About the Winery
Vestini Campagnano was among the wineries to nurture Pallagrello Bianco, Pallagrello Nero and Casavecchia away from obscurity and into the resurging prominence they are now enjoying. These wines are imbued with an extraordinary amount of pure personality and a timelessness that is impossible to miss.” – Antonio Galloni, Central And Southern Italy: A Wine Lover’s Paradise (Feb 2013)
In the region between the towns of Castel Campagnano and Conca della Campania, an area where great wines have been made since Roman times, the Barletta family followed their passion for historical grape varieties by taking over some old vineyards and starting an important project to recuperate and restore ancient varieties on the verge of extinction. Being the ﬁrst winery to research the almost extinct Pallagrello (red and white) and Casavecchia clones, the estate of Vestini Campagnano started in 1990 with rudimentary research in a garage-style setting and only a few vines growing in the backyard. Stimulated by the idea that Pallagrello once belonged to the noblest varieties of Europe and was held in high esteem by the Bourbon kings, the Barletta famiily enlisted famed enologist of Campania Luigi Moio to lead their research.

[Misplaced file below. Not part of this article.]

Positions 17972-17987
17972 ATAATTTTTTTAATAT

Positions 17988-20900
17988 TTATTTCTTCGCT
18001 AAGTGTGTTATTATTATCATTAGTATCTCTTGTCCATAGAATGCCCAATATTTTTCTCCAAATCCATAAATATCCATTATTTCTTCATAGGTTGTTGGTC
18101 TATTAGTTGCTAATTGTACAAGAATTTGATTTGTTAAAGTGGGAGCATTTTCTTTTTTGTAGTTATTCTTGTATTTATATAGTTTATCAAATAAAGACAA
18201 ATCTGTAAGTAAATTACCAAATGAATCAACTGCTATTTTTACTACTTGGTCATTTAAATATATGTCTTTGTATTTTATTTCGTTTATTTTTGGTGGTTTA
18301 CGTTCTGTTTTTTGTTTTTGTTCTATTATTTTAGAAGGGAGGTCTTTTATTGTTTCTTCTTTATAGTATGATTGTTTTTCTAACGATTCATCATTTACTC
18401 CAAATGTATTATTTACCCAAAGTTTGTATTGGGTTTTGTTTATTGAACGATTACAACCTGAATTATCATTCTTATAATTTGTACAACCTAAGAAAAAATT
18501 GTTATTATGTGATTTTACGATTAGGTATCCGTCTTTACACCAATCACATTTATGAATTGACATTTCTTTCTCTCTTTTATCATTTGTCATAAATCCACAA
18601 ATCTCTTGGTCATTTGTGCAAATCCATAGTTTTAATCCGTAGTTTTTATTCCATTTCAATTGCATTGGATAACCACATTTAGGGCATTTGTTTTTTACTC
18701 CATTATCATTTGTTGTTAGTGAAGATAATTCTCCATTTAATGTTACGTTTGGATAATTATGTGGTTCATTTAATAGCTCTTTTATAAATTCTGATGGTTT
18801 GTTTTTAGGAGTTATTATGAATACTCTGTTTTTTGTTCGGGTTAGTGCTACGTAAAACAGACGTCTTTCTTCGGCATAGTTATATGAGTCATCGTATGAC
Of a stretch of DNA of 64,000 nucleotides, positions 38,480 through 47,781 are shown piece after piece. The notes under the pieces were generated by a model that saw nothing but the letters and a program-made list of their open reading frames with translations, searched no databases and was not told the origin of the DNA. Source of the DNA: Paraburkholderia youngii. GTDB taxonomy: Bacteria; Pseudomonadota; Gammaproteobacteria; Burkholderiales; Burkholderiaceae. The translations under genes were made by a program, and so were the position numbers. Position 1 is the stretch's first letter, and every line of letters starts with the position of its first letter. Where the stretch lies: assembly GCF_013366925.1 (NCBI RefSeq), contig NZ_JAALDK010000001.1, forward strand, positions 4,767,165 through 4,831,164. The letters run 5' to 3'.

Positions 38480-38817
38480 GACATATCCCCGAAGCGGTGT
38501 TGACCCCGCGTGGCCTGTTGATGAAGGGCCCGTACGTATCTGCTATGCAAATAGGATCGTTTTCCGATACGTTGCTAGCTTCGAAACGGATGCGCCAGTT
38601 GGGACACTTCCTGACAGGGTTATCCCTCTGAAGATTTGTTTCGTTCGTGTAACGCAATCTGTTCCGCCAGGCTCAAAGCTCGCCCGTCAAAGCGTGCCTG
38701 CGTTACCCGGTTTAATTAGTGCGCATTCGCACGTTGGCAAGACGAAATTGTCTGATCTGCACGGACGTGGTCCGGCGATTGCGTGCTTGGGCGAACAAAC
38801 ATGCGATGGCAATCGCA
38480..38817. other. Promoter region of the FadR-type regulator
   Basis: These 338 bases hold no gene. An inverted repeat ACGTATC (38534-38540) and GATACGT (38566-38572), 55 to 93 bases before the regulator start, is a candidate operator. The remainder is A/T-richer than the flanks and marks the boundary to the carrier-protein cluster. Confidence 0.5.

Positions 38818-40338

By 2000, Vestini Campagnano had planted organically-farmed vineyards propagated from the original vines discovered here and was producing 6,000 liters of wine divided between Pallagrello Bianco, Pallagrello Nero and Casavecchia under the denominazione Terre del Volturno IGT. Today, they own six hectares of vines and produce about 60,000 bottles per year in these volcanic-material laced, clay-based soils.
The name “Terre del Volturno” translates literally as “lands of the Volturno” and refers to the Volturno River, which flows southwest through the Caserta province from the Central Apennine Mountains to the Tyrrhenian Sea. It designates the southern half of the Caserta province, in northern Campania. It is of particular note as the home of the rare, native varieties of Pallagrello Bianco and Nero and Casavecchia. While the origin of the name “Pallagrello” has several supposed origins, the name for Casavecchia (literally, “old house”) derives from the fact that the local farmers who re-discovered the native vine referred to it as the vine found “up there in the old house.”